A past program in the Inside Islam radio series “Reaching Out to the Muslim World” covered President Obama’s promise to alter the course of the Bush administration’s war on terror in his inaugural address. Informed Comment blogger and Middle East historian Juan Cole joins host Jean Feraca Wednesday at 3 pm on Here on Earth: Radio Without Borders for a live show about ways of “Engaging the Muslim World” with diplomacy and dialogue.
Today on Here on Earth: Radio Without Borders the crew that also produces the Inside Islam radio series will air a related program about the German and Iranian women’s soccer teams at 3 pm Central. The show will focus on the documentary film Football Under Cover. For information on how to listen and to find out about today’s guests co-director David Assmann and producer Marlene Assmann, click here.
Meedan, or “gathering place” in Arabic, is the name of a social translation and community-building project for English and Arabic speakers. The online network provides a free and interactive translation service to all who register. Registered users can also create profiles and connect with others based on similar interests, and/or location regardless of language differences. Comments, news articles, and blog posts are translated from the user’s native language using an evolving Machine Translation service.
Special thank you to Riyaad M and Hussein Rashid for sending us rap groups to look into.
Despite the debate over whether any type of music is permissible in Islam, different types of Islamic rap have popped up around the world. As I mentioned in a post last January, American rapper Lupe Fiasco, for instance, is Muslim but does not typically speak to Islamic issues or messages. Another example is rapper K’Naan. In fact, Muslim rap is not exactly new. The controversial Fun^Da^Mental has been on the scene since 1994.
The first radio program in the Inside Islam series was “Heavy Metal Islam” on September 25, 2008. One of our guests on that show, Suroosh Alvi, co-directed a the documentary Heavy Metal in Baghdad. In the film (which is now available to view online for free) we meet Acrassicauda, the only heavy metal band in Iraq. The band has now moved to New Jersey after being exiled in Turkey.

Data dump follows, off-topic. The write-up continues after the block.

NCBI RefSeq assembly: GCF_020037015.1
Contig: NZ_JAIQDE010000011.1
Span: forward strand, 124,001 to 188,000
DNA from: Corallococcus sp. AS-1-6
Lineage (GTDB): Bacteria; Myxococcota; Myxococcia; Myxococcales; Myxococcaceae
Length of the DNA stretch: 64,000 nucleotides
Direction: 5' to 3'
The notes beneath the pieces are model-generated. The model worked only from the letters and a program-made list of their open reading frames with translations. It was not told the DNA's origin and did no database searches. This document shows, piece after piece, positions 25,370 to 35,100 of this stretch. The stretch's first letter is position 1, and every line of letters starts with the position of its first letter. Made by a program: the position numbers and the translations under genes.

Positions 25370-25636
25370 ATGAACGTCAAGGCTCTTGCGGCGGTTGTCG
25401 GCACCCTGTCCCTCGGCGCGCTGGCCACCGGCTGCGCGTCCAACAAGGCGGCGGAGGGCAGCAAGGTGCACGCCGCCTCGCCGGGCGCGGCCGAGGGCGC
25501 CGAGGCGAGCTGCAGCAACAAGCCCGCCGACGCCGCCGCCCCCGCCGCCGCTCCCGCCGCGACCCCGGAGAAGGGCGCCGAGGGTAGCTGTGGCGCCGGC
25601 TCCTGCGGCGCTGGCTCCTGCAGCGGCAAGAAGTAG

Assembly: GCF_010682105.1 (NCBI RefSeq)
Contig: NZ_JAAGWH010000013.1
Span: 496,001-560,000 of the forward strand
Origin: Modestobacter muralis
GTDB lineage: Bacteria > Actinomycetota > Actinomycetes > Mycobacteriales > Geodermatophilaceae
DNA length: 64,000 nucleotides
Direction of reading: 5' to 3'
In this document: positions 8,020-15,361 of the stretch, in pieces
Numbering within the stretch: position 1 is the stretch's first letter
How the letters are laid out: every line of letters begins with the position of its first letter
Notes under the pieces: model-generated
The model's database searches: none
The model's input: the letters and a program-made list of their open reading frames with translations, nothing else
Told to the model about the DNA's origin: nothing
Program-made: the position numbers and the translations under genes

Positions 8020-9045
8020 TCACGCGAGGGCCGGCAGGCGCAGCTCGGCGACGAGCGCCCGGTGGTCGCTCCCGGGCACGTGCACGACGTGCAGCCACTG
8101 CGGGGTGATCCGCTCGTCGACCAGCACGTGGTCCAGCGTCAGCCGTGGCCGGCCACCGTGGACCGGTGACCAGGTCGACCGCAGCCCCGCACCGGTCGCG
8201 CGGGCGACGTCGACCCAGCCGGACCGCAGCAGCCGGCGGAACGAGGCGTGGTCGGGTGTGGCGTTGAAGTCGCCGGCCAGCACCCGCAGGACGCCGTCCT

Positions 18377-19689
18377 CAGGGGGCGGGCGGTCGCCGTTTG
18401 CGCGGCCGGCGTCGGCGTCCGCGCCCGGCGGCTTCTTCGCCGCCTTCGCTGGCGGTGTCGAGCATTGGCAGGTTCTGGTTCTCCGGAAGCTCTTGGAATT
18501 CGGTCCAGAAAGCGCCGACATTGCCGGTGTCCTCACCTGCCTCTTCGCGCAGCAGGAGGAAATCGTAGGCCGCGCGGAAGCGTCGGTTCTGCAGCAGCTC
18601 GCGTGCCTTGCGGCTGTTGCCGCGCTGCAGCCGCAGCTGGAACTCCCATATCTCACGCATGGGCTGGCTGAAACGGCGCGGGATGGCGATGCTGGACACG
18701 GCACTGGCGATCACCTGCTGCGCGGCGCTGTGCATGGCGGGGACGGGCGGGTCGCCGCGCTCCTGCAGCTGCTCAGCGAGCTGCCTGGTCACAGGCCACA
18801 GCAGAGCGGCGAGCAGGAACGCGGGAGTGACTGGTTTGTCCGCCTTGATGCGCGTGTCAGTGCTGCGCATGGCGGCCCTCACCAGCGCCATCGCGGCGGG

Acrassicauda resurfaced on NPR’s Fresh Air in an interview on March 17th. Since the time of the documentary, the world and band members of Acrassicauda have seen the country continue to crumble after the fall of Saddam Hussein. The new goals of the Obama administration in Iraq include restoring stability to the government and helping cope with the country’s refugee crisis.
Do you think that will mean that bands and other people who have left the country will return and help stabilize the country as well? What do you think about the situation in Iraq today? Do you believe that heavy metal is unislamic? Should heavy metal play a part in reconstructing Iraq as well? Please leave your thoughts in a comment below or send us a message via email.
Second Life is a virtual world that users can enter from anywhere, create an avatar, and build communities with others. In “Understanding Islam Through Virtual Worlds,” a short documentary that follows dialogues about Islam happening in Second Life, hosts Rita J. King and Joshua S. Fouts enter a mosque, take the Hajj, and even visit the online office of a real-life charity. Below is a video of the documentary or you can watch it here in high definition.
Fouts and King feel that the project’s main goal is to tell the story of Islamic virtual realms and give people the chance to share their message with a larger audience. On their blog, Fouts says: